At the despatch box, he grows tongue-tied, unable to dissemble when faced with a tricky question. Snappy is not his middle name. When Tony Blair asks him for quick advice (‘What do you want me to say, Chris — in a word?’) as the two of them wait for President Museveni of Uganda to get out of his car, he panics and finds himself ‘reduced to blubbering incoherence’. Around the same time, he mistakes the Ambassador of Brazil for the Ambassador of Sudan, asks him how the peace talks are going, and is taken aback when he replies that he doesn’t know of any peace talks. ‘You are the Sudanese Ambassador?’ ‘No, I am the Ambassador of Brazil. Who are you?’

At a third of the length (and Tony Benn’s editor Ruth Winstone has already cut it by two-thirds), A View from the Foothills might have been a comic gem, and a neat portrait of political life one rung from the bottom of the ladder. But Mullin only half-gets his own joke, and can’t resist boring on about people and topics now barely half-remembered and probably best forgotten (Iain Duncan-Smith, the Dome, Ann Taylor). Lots of passages are so outageously plodding and New Labour-ish that it is almost as though he is having us on: ‘There are so many good things happening in Sunderland. A new shopping complex. A state of the art bus station. The metro on its way. A multiplex cinema in the pipeline.’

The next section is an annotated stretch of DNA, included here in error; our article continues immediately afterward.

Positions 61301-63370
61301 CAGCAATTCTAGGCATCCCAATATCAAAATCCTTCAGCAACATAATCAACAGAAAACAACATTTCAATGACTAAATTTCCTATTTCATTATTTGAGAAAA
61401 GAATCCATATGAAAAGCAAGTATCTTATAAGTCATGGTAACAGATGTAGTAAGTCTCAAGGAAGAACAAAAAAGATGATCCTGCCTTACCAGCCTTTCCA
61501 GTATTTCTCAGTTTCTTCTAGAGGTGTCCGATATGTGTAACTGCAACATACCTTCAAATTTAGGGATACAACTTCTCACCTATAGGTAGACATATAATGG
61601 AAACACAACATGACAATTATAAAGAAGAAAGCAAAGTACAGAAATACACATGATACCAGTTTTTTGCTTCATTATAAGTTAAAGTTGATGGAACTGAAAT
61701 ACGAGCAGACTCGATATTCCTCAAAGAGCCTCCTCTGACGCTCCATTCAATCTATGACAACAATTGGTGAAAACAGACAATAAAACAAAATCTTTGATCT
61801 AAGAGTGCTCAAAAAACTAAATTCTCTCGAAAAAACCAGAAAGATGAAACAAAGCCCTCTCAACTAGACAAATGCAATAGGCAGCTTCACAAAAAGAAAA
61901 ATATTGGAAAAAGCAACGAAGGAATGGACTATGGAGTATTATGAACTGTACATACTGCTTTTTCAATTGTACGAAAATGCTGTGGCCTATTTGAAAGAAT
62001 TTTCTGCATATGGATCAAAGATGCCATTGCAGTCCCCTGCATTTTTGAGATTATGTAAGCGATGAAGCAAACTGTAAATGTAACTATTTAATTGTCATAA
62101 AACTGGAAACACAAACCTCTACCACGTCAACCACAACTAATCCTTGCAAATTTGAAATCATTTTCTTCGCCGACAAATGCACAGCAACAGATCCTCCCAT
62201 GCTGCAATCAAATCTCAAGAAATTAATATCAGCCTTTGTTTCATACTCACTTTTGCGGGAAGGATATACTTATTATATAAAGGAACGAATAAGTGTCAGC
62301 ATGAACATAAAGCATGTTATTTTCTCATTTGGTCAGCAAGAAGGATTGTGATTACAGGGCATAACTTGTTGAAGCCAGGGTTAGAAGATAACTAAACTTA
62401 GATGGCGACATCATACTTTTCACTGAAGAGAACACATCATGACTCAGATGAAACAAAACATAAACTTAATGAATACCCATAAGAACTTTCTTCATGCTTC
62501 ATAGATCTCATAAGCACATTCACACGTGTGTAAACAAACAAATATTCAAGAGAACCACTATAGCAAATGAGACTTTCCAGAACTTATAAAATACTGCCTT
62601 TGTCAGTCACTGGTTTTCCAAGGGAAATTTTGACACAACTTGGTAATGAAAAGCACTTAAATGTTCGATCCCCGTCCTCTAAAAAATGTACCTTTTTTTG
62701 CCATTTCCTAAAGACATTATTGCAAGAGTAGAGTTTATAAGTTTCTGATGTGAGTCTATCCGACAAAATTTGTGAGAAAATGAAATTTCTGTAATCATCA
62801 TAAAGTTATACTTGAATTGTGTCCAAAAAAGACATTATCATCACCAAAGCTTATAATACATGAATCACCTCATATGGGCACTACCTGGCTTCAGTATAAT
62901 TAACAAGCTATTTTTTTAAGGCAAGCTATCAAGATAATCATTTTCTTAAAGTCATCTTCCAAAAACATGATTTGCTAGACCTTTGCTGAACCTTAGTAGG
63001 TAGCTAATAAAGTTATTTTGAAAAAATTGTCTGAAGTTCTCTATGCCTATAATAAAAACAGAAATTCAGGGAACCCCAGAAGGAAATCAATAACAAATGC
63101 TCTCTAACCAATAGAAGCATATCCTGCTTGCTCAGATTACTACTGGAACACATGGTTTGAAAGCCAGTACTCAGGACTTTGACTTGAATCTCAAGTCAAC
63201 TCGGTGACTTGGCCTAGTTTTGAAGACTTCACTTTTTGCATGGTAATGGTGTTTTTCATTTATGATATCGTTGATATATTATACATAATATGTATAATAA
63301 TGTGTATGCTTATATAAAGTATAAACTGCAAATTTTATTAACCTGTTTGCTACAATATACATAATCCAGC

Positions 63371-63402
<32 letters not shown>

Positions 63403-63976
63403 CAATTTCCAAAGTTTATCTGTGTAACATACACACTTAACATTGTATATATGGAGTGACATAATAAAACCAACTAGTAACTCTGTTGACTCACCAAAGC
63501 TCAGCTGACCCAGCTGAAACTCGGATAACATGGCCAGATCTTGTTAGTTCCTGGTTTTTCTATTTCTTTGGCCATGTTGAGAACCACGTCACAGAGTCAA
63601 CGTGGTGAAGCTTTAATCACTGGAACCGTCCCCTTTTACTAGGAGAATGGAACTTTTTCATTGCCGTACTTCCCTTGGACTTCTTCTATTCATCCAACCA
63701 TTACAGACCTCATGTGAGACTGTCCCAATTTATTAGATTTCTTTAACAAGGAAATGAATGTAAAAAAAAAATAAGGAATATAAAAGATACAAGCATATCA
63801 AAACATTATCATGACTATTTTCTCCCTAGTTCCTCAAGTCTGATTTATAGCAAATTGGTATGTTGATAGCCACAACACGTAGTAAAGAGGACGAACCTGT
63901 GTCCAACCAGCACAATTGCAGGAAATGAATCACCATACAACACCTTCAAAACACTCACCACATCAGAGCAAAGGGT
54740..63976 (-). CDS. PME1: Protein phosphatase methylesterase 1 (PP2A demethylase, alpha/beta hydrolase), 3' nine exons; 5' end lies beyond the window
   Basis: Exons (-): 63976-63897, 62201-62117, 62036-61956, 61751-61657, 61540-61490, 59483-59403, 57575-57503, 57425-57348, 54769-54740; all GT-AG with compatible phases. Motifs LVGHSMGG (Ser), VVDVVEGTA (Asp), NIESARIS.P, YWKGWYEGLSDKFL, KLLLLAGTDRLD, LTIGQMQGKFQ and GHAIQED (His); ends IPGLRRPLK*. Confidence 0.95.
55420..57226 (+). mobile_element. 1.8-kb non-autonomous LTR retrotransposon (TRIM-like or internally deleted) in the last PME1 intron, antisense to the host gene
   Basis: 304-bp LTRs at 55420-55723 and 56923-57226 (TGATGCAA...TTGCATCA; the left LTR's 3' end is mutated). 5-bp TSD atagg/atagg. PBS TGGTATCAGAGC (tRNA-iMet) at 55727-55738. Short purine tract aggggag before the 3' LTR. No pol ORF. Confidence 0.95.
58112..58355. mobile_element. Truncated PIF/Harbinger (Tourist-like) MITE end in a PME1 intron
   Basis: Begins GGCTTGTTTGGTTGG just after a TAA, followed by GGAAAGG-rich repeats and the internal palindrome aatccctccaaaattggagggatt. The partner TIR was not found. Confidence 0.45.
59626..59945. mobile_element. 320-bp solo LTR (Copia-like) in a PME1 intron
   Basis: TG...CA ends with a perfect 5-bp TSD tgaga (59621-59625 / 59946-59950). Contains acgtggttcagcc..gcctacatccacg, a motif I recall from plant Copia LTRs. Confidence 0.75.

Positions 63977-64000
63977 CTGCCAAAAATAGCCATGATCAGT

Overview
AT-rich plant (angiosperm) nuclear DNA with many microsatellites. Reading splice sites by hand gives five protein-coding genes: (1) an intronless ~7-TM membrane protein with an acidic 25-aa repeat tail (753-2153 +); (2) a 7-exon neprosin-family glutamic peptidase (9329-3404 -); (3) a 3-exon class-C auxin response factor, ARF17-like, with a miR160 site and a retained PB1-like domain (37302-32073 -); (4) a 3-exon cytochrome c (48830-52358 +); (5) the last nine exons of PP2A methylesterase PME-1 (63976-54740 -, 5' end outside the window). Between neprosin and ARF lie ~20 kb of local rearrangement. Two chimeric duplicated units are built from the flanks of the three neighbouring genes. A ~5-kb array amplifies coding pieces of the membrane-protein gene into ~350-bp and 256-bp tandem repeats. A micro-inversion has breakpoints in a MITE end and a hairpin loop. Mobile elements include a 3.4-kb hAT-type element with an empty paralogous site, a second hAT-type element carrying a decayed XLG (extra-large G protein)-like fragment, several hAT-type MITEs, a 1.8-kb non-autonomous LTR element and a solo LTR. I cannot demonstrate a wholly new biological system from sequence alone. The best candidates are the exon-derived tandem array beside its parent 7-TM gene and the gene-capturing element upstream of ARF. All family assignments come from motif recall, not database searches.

Equally, gossip that must have seemed ever so exciting at the time — ‘Clare [Short] reported last night she came across Charlie Falconer entertaining Peter Mandelson in the Pugin Room. After Peter had gone, Charlie said to Clare “Must keep him sweet” ’ — has now been rendered obsolete. There are, though, one or two needles in the haystack. For instance, I liked the Queen Mother leaning over to Neil Kinnock at a State Banquet at Windsor, saying, ‘May I say something in absolute confidence?’ and then — sotto voce — ‘Don’t trust the Germans.’ And I laughed out loud when Mullin’s eight-year-old daughter Emma, seeing the recently-captured Saddam Hussein on television, comments, ‘He looks very kind.’